A few more thoughts about these knitted breeches from Colonial Williamsburg....
I knit and sew, so I not only looked at those elegant black knitted breeches with Loretta, but I considered them in a more practical light. Yes, the knitted fabric stretched, the way an old-fashioned cotton sock stretches. But the stretch would come from the stockinette stitch alone, not the fiber (which I think was either cotton or linen thread.) Neither linen nor cotton has any natural recovery -- a fancy way of saying that once they stretch, they don't return to their previous shape unless they're washed, and even then it can be iffy. Think again of those old socks from high school gym class, and how sad and loose they soon became. (This is why modern fabrics often incorporate small amounts of Lycra blended in, the super-stretchy stuff with enough recovery to pull the other fiber along with it.) Which, of course, explains why if you were a gentleman who liked his breeches fashionably tight, you'd request your tailor to cut them with so much negative ease, that three-inches-too-small that Loretta mentions.
But what must those breeches have looked like after a long day lounging in a gentleman's club, sitting behind a desk, or riding in the park? How droopy did the knees and backside become? Did the truly fashion-forward gentleman only wear his breeches so long as they were taut, and change into fresh ones when they began to sag, the way that dandies like Beau Brummel changed their linen shirts several times a day? Was this one more way a peacock-male displayed his impeccable attention to sartorial detail? Or was the droopiness just an accepted part of the style for most men, the way bagged-out-jeans are today?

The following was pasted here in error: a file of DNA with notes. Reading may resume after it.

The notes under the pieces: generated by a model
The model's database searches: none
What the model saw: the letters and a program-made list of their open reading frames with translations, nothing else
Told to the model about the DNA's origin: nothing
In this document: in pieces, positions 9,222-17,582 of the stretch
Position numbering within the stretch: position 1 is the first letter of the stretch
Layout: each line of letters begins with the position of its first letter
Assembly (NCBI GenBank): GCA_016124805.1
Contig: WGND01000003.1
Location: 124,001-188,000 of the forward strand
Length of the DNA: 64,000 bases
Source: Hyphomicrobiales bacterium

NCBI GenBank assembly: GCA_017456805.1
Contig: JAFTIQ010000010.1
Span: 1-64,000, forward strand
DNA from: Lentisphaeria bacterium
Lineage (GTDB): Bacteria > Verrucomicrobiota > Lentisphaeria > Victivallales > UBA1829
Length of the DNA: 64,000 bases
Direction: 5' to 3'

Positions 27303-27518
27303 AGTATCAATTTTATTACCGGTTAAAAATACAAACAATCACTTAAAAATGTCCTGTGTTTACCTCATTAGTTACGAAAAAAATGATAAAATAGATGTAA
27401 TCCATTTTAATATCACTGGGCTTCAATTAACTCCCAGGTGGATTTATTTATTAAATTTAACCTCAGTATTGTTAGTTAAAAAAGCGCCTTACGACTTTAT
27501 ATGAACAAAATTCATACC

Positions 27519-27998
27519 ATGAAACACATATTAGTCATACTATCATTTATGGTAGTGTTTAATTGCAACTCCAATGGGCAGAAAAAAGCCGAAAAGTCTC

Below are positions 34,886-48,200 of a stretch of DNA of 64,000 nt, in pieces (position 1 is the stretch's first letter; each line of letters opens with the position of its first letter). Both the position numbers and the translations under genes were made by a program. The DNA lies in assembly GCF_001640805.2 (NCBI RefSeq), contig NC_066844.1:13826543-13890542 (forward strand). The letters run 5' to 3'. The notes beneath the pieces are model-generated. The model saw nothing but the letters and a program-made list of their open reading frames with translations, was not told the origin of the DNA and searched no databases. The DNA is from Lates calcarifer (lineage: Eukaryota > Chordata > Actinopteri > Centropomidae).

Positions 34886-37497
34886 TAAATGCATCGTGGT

Another question to ponder: men's shirts at this time were still voluminously cut much wider than the body, with tails that could reach the knees, depending on personal taste. Where exactly did they tuck all that excess fabric into those narrow cut breeches?
1610 "Newes from Virginia" by Richard Rich
2 years ago